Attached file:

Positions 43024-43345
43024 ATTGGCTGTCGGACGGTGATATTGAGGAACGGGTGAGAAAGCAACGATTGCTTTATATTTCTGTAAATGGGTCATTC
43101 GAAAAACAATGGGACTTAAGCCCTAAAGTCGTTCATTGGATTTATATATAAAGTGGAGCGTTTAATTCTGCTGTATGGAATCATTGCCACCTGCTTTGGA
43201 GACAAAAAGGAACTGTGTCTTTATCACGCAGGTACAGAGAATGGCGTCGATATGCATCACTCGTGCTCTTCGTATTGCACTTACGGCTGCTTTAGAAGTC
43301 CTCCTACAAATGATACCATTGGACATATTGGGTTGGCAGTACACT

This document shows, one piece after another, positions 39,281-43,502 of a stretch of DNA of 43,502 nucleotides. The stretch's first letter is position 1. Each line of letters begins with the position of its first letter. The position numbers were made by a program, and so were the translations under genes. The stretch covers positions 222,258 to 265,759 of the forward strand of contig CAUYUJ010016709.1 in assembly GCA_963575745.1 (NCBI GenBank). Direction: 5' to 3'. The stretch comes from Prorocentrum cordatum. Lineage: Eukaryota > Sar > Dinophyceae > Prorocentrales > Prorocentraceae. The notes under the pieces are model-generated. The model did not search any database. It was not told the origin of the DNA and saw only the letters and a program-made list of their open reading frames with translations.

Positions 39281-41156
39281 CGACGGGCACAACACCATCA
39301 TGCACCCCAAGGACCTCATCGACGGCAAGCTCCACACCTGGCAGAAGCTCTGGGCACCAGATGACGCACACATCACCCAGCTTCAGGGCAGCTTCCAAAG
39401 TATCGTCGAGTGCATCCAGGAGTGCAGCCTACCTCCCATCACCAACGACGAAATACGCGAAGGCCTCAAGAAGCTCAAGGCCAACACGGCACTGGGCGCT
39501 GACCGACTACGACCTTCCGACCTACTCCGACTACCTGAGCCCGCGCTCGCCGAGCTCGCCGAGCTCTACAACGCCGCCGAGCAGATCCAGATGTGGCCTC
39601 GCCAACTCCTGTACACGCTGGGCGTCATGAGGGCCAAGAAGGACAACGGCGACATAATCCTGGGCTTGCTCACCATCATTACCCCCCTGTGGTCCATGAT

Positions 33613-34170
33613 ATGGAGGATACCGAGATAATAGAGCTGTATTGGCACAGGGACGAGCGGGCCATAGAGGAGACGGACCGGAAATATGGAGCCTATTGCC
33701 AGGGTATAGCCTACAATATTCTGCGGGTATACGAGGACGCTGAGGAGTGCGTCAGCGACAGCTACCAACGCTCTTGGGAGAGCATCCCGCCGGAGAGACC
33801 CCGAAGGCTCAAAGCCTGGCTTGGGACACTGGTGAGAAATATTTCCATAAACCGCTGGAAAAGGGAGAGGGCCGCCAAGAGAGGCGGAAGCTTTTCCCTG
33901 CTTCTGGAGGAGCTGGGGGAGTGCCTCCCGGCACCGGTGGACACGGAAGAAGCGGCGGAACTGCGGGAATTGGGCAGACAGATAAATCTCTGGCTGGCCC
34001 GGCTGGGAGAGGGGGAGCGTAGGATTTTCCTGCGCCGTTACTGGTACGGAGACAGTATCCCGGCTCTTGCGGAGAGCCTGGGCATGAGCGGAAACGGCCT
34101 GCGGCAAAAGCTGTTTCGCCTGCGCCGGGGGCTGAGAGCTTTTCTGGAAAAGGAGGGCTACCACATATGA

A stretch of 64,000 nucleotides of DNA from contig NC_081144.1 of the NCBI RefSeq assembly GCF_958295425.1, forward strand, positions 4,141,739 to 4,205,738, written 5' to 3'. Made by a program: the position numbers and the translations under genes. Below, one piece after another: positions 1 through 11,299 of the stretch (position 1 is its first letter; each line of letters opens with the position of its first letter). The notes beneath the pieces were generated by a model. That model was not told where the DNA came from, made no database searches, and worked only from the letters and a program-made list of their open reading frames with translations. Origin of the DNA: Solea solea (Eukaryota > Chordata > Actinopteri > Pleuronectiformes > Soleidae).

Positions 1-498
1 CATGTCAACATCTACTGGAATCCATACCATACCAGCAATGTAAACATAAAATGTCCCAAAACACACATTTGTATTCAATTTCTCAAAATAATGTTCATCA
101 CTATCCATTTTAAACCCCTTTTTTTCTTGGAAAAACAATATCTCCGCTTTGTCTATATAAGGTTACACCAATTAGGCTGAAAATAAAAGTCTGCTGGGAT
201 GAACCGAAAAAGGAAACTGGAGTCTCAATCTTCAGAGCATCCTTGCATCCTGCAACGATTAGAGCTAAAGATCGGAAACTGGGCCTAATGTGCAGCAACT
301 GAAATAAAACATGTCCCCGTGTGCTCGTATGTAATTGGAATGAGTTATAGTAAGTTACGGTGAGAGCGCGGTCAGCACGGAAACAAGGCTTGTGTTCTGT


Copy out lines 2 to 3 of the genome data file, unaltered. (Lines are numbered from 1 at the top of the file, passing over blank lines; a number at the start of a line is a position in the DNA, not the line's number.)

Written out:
43024 ATTGGCTGTCGGACGGTGATATTGAGGAACGGGTGAGAAAGCAACGATTGCTTTATATTTCTGTAAATGGGTCATTC
43101 GAAAAACAATGGGACTTAAGCCCTAAAGTCGTTCATTGGATTTATATATAAAGTGGAGCGTTTAATTCTGCTGTATGGAATCATTGCCACCTGCTTTGGA